For some incredibly abbreviated context: the Korean music entertainment industry is highly regulated. Hopefuls, many of them barely adolescents, audition into entertainment companies and then undergo years of training in the hopes that they will eventually be placed into a music group to debut. Once the trainee debuts, the thought placed into the design of Korean idols becomes incredibly evident. Groups often debut with a “concept,” which marks the type of music that they perform, the clothes they wear, and even their hair. For instance, people often categorize girl groups into two concepts: cute or sexy. Yet these concepts are not set in stone; with every comeback (i.e.: a new single or album released), the idols present themselves with a new concept. Thus, we will often see Korean idols going from looking like this:
…to looking like this:
While this context barely scratches the surface of the intense thought and efforts placed into forming and maintaining a K-pop group (ones that include plastic surgery, regulation of private lives, etc.), it reveals the intensely designed nature of Korean pop idols. The idols’ visuals, choreography, and music are all carefully orchestrated to ensure the most massive appeal. And what’s interesting is that this manufacturing of talent and art sells. Korean music is starting to become popular globally; for instance, the second album from the group EXO outsold One Direction’s “Four” in 2015 to become the fifth biggest-selling album in the world .
What makes the Korean music industry so successful in the design of its products is that it carefully employs Desmet and Hekkert’s theory of product experience. Three components are important to the product experience: aesthetic experience, experience of meaning, and emotional experience. By carefully regulating the appearances of its idols and creating uniform looks through the different concepts, entertainment companies are able to give listeners a visually appealing experience. Meanwhile, the music becomes acoustically appealing by imitating popular melodies and hooks or recalling vintage genres. Meanwhile, the experience of meaning is formed through careful marketing: entertainment companies have their idols regularly participate in variety shows, such that the idols also adopt a more down-to-earth tone. The most popular idols are always the ones who fans find goofy or dorky offstage—the idols that fans find most similar to them in personality. After the listener becomes invested with the K-pop group, the emotional experience quickly follows—the listener gets excited and happy with every new concept, every new performance or variety show appearance, every new song that appears.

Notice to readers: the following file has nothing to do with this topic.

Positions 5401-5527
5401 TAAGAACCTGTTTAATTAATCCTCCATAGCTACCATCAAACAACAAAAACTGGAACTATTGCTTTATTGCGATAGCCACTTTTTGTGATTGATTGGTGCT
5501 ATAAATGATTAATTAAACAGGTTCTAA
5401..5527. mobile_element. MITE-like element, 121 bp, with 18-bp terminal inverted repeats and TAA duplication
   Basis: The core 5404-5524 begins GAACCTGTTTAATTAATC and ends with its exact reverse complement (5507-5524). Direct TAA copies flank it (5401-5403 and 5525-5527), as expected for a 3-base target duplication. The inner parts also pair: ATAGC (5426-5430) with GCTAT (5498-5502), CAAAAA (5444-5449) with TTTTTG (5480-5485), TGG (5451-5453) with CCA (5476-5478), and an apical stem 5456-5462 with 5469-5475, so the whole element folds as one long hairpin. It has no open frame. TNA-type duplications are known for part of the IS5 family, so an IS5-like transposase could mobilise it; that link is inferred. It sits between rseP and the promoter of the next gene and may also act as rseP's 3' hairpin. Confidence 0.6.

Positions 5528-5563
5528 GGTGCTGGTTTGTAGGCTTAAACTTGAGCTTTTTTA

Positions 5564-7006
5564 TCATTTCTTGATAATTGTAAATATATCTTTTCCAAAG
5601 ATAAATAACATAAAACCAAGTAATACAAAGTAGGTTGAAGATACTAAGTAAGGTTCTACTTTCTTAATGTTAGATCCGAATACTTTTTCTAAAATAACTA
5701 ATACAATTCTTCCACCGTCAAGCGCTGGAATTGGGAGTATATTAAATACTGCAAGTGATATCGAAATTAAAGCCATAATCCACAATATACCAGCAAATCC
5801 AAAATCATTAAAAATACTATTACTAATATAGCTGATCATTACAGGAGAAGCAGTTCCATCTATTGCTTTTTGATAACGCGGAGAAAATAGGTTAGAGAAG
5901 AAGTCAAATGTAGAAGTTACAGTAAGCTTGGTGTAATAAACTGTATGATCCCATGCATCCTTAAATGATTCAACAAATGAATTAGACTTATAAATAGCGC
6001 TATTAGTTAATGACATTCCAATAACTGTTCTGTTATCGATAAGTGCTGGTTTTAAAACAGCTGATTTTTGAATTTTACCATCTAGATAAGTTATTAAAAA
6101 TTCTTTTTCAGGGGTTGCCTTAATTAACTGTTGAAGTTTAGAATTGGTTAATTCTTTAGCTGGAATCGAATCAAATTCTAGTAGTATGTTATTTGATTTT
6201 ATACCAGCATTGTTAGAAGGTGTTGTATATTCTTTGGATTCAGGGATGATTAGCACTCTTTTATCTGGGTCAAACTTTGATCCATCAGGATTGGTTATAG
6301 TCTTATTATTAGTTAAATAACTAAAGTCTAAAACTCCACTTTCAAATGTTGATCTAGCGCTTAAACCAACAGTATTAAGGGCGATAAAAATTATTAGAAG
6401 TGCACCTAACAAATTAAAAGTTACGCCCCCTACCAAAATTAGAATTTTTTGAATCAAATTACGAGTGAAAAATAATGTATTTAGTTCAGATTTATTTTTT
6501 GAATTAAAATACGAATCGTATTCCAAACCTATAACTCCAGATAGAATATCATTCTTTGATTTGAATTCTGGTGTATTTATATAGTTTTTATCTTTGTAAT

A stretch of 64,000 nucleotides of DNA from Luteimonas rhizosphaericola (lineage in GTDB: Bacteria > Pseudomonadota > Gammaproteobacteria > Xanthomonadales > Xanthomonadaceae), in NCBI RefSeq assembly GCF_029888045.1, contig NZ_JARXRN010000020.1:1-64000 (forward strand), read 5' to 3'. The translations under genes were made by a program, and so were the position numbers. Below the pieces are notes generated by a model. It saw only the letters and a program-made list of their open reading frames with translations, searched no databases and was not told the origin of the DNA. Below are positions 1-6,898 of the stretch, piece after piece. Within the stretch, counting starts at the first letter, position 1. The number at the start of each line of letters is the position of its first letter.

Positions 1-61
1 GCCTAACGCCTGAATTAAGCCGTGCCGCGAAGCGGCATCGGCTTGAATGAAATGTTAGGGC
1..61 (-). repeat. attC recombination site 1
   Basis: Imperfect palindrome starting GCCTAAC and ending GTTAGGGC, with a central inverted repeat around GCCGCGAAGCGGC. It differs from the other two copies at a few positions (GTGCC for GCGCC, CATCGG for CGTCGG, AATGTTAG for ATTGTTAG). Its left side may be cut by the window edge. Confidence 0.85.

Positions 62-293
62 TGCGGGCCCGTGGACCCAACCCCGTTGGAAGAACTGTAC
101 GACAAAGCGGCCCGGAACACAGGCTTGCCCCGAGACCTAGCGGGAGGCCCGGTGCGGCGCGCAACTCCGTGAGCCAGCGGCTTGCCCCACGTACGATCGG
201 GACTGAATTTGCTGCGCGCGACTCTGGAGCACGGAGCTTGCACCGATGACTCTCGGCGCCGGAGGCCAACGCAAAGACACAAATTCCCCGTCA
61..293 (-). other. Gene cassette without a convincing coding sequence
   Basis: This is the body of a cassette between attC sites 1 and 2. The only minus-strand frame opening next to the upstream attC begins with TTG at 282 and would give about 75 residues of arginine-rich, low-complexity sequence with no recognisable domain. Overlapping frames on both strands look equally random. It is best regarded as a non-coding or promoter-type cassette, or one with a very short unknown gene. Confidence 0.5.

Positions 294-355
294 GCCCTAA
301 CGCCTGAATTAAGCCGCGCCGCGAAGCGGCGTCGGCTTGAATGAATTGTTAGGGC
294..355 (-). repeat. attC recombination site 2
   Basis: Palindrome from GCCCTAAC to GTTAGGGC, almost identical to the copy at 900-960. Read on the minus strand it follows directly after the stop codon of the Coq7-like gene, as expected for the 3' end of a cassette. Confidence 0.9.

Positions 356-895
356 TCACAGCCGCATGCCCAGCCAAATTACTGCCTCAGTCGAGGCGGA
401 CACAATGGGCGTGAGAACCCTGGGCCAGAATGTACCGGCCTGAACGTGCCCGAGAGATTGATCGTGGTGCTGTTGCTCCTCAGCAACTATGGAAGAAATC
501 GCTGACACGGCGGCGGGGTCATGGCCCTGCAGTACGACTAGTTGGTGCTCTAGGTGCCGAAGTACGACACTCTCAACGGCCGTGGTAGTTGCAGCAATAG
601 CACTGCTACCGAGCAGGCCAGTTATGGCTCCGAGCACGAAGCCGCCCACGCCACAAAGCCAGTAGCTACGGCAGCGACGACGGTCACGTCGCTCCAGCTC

Of course, the design of stars is nothing new—this happens all the time, even in Western media (take the star machine of Hollywood’s studio era, for instance). But what I find distinct about the Korean music industry is how blatant and extreme the entertainment companies are with manufacturing their idols. The Korean music industry, thus, becomes an interesting entry point into understanding how careful design can shape the images of our celebrities and turn people into products.